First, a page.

Recent changes to Maryland law that take effect on October 1, 2014, bring state law into alignment with existing federal law, and benefit a population that has often fallen through the cracks: abandoned, neglected, or abused young immigrants between the ages of 18 and 21. The changes expand the jurisdiction of Maryland equity courts and allow them to offer protection and support to those young adults who are considered to have Special Immigrant Juvenile status.
Special Immigrant Juvenile status is a creation of federal law that helps certain undocumented children to obtain legal permanent residency. In order for a child to be granted Special Immigrant Juvenile (SIJ) status, a state court must have the authority to enter an order containing certain findings. USCIS then uses the order and findings to determine a person's status as an SIJ. For specific information regarding SIJ eligibility and obtaining SIJ status, please see Special Immigrant Juvenile Status - State Procedure and Special Immigrant Juvenile Status - Federal Procedure.
Under federal law, anyone under 21 can apply for Special Immigrant Juvenile status. However, prior to the the enactment of Chapter 96, Maryland courts only had authority to make factual findings regarding SIJ eligibility for people up to age 18. This resulted in a class of vulnerable people--technically adults, but often still in need of guidance and support--who could not receive the protection they needed.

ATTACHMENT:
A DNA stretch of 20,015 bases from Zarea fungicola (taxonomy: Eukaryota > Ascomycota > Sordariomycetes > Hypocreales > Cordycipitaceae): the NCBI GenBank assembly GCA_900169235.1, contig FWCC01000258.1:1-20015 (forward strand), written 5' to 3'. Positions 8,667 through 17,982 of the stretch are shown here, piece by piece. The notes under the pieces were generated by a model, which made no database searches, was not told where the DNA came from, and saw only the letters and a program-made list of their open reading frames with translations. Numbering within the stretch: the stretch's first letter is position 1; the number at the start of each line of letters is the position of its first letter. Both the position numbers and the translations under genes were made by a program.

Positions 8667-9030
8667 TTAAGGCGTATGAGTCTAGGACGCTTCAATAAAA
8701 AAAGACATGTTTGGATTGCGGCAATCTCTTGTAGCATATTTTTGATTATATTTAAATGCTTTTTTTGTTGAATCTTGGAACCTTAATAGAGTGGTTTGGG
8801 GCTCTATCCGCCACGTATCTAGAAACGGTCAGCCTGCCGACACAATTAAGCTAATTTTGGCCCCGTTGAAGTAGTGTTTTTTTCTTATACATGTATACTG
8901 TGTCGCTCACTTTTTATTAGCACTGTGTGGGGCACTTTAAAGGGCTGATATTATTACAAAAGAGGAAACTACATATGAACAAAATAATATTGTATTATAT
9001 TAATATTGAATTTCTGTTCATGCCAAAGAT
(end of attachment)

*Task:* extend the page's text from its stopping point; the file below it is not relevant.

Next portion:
What the new Maryland law means is that qualifying immigrant juveniles may have a guardian or custodian appointed up until they reach the age of 21, as federal law intended. Perhaps even more important, the new law recognizes that abused, abandoned and neglected children deserve protection whether they are in foster care, a parent's custody, or in the care of a guardian.
Chapter 96 becomes effective as of October 1, 2014.
The primary benefit of the Maryland juvenile courts' expanded jurisdiction is to that group of young people, aged 18 to 21, who previously could not receive SIJ status because no Maryland court could make the necessary factual findings. These young people, now legally designated "children" by the change in law, are eligible to have guardians or custodians appointed.
This is crucial, because children do not become magically able to navigate the world as functioning adults on their eighteenth birthdays. This is especially true for the children who are eligible for SIJ status; some of these children have experienced unimaginable abuse and privation. By allowing this particular population to remain "children" under the law, Maryland is giving these children the opportunity to remain in a nurturing environment under the guidance of caring adults. Shutting off the option of protection and guidance from a stable, supportive guardian consigns many children at this critical age to a life of struggle. The ability to remain eligible for SIJ allows these children the chance to pursue education and job training and to become productive adults.
Maryland benefits from the change in law as well. Giving these children the support and protection they need means they are far more likely to grow up to contribute to Maryland society, not become a drain on it.
If you would like more information about this area of the law, or about helping a child to pursue SIJ status, contact Howard County, MD immigration lawyer Van T. Doan.